What I read in 2013
Over the past week I've had several of those anxious moments that become par for the course at year's end. The annual "best of" lists go up with all the books, films and cultural events that I've meant to have delighted in for the year. I panic a little. I've barely taken any of them in. Can I really only have seen one of the best 50 movies this year?
In the case of books, the primary reason that I've missed out on the mountains of new fiction that have hit the shelves isn't that I'm not reading. It's that I mainly read cricket books. I try not to analyse this too deeply, but the ratio definitely does skew ludicrously in the direction of cricket. There's probably not anything drastically wrong with this situation, but it's also probably not much good for the cultivation of ideas beyond watching and writing about cricket.
I tried to go broader this year, I really did. Another terrible Ian McEwan, a decent Julian Barnes, a pile of varied biographies, two aborted attempts at Murakami's IQ84, and Michael Chabon's new one, which despite its provocative positioning on the nightstand sits untouched so far. Otherwise, non-fiction and cricket have reigned supreme for another predictable year.
Over time I've actually come to appreciate that cricket books exist as the single-best antidote to the relentless and punishing surge for immediacy in the modern media. Not much else stands still for long enough to allow for reflection and retention, so sports books, mainly cricket ones, have become my signposts of the years.
I guess part of the problem is that like many others, I live my work and personal life "connected" through computers and the internet. This has its benefits too, I guess. The depth and breadth of cricket writing now available online and through blogs, for instance, is a vast and constantly renewed source of enjoyment and inspiration. But blogs don't slow you down or take you away like books.
I must have kicked off 2013 with Andrew Ramsey's The Wrong Line, which was at turns painful and hilarious, but not exactly an upper for anyone considering a career in sportswriting. A reread of Gideon Haigh's The Cricket War followed soon after, a now-annual rite that means I can fairly accurately anticipate entire sentences. Haigh's new collection, Uncertain Corridors, was the last book I read in 2013, and frequent dips into various works of his in the name of research always ended up costing me more time than intended, such is their "rereadability".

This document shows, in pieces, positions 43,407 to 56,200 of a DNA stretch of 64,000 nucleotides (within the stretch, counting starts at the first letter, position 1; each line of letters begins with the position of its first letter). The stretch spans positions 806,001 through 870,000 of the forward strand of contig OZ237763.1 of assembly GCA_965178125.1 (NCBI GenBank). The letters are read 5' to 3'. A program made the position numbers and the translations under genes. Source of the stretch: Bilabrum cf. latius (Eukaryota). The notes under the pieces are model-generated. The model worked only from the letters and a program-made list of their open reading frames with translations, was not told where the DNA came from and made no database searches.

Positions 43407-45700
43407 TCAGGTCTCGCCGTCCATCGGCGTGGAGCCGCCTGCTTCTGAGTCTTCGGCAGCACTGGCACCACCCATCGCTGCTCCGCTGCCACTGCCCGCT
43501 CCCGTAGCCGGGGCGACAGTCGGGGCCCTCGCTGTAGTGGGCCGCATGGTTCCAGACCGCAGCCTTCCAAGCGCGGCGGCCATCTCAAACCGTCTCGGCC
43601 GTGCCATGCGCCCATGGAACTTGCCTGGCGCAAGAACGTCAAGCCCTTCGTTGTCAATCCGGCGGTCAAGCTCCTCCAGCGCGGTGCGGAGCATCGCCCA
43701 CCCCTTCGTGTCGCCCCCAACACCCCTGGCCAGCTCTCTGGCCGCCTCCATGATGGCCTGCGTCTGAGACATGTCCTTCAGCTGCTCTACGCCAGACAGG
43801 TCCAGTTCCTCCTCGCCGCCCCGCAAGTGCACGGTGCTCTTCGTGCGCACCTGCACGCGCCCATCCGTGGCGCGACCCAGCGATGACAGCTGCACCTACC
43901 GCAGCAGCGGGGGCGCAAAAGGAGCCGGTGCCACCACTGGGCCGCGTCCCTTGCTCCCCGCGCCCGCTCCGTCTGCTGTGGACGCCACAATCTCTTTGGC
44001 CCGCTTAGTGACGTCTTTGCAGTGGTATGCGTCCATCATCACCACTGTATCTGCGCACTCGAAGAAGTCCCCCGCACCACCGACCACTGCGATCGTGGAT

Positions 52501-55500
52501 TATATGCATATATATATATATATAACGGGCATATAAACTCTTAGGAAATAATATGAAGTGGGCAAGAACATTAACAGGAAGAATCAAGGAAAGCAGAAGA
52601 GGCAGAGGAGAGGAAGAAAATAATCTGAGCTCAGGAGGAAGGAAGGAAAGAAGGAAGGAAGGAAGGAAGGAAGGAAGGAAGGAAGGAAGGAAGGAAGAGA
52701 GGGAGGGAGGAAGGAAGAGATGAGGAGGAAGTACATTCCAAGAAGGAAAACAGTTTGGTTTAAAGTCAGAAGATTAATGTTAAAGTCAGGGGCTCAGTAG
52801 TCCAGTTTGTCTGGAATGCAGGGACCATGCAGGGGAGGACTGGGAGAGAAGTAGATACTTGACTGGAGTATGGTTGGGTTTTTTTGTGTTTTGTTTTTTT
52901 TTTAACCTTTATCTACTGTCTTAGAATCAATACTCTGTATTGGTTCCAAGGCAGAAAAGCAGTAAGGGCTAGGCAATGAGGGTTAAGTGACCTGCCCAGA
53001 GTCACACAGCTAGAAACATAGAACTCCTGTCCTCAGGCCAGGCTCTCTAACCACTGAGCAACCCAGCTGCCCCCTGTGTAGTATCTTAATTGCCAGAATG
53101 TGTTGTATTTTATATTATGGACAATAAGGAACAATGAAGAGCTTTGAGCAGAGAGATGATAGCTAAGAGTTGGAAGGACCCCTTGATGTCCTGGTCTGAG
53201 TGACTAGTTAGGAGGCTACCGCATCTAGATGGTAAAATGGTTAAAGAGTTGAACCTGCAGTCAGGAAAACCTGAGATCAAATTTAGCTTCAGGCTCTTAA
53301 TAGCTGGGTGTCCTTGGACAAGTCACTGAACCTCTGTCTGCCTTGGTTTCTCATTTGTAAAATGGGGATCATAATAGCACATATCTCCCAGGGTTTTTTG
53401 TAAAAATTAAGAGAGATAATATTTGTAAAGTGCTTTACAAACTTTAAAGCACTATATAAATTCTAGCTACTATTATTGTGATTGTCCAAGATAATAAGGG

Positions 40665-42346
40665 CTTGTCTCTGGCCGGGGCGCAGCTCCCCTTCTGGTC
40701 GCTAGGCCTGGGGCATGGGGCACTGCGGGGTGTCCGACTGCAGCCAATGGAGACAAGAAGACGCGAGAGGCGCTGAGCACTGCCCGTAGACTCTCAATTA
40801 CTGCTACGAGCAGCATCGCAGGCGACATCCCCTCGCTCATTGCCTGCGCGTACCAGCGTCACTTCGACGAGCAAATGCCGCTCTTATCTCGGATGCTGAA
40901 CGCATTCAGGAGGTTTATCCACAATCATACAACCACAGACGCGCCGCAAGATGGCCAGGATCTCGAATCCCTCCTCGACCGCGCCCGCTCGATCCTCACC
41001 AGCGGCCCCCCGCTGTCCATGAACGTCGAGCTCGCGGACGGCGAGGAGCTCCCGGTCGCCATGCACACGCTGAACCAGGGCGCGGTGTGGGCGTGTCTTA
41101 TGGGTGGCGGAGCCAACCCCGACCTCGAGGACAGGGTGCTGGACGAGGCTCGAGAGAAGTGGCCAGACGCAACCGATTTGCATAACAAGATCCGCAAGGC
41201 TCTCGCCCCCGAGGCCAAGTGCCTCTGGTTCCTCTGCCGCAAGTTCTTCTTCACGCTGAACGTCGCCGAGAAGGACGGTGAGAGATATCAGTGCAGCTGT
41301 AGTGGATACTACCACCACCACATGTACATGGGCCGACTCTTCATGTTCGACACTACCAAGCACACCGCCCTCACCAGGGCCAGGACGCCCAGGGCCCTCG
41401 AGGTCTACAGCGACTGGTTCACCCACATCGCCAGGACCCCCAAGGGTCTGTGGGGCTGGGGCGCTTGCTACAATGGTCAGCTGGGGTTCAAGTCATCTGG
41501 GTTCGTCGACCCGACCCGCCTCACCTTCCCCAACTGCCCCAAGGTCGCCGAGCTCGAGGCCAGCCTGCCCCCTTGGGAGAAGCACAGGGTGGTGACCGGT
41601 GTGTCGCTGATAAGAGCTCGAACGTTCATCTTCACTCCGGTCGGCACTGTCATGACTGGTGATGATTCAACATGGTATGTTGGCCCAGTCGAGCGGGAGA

Malcom Knox's hefty historical work Never a Gentlemen's Game should be compulsory reading for anyone who thinks that the Anderson-Clarke tete-a-tete was much to write home about. I finally got around to Ed Hawkins' Bookie Gambler Fixer Spy and Graeme Wright's less-recent Betrayal, neither of which unduly stoked the flames of cynicism. They weren't exactly uppers either.
Keeping things morbid, The Promise of Endless Summer, edited by Martin Smith, was somehow uplifting and fun despite being a book of obituaries. Robert Winder's The Little Wonder, a history of Wisden, though a book about books, never got too bogged down and also boasted the best cover art of any book for the year.
I also had luck with books from both the recent and distant past that had previously eluded me. Rob Smyth went at a slippery subject and made it a lot of fun, in The Spirit of Cricket, which took old material and made it new again. Peter Roebuck's collection It Takes All Sorts reminded me that despite all the noise that surrounded Stuart Broad's decision not to walk in the Trent Bridge Test, one clear voice was missing.
The rest of the piles were comprised of the exotic, like Roger Page's history of Tasmanian cricket, the esoteric (a bunch of old Victorian Cricket Association annual reports I found in a junk shop) and the classic, like Ian Chappell's concise and authoritative Chappelli (I hadn't read it since my teens), which in his typically forthright style served as a reminder of how dull cricket autobiographies have become.
On that note, Ricky Ponting's first full-career retrospective was a pretty dour affair, and I'm still shaking my head that it generated so much tabloid fodder. If you squint at it, it also has a physical resemblance to a piece of Brutalist architecture. It's the kind of book you have to drive home. With a trailer.
Of the lowbrow, rereading Tim Zoehrer's embittered memoir, The Gloves are Off, was good for some unintended laughs, as was Roland Fishman's controversial Calypso Cricket, which I guess is a kind of a poor man's Hammer of the Gods in a cricketing sense. I read both for research purposes - saying which still seems just as insane and brilliant when I write it now as it did at the time.
Amid all that - and as I said non-cricket books tended to miss out - I never felt like I was slumming it by reading many of the writers above. The cricket-book habit is something I haven't been able to shake since childhood, I guess, and though I'm lucky now to say that they often double as work materials, the sense of happiness and escape they provide also can't be understated.
So Chabon has to wait for now. He himself once said that childhood was "a branch of cartography". If that's the case, then most of my maps were and still are provided by cricket writers. I thank them for their directions.
Russell Jackson is a cricket lover who blogs about sports in the present and nostalgic tense for the Guardian and the Wasted Afternoons. He tweets here